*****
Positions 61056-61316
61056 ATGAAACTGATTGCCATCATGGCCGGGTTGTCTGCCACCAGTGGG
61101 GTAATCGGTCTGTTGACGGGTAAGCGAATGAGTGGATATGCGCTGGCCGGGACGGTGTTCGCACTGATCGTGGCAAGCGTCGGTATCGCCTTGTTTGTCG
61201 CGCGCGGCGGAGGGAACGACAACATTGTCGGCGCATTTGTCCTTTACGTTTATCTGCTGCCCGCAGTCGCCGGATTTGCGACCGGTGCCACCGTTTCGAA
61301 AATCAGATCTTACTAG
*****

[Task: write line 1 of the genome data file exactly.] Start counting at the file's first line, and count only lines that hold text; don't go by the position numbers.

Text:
Positions 61056-61316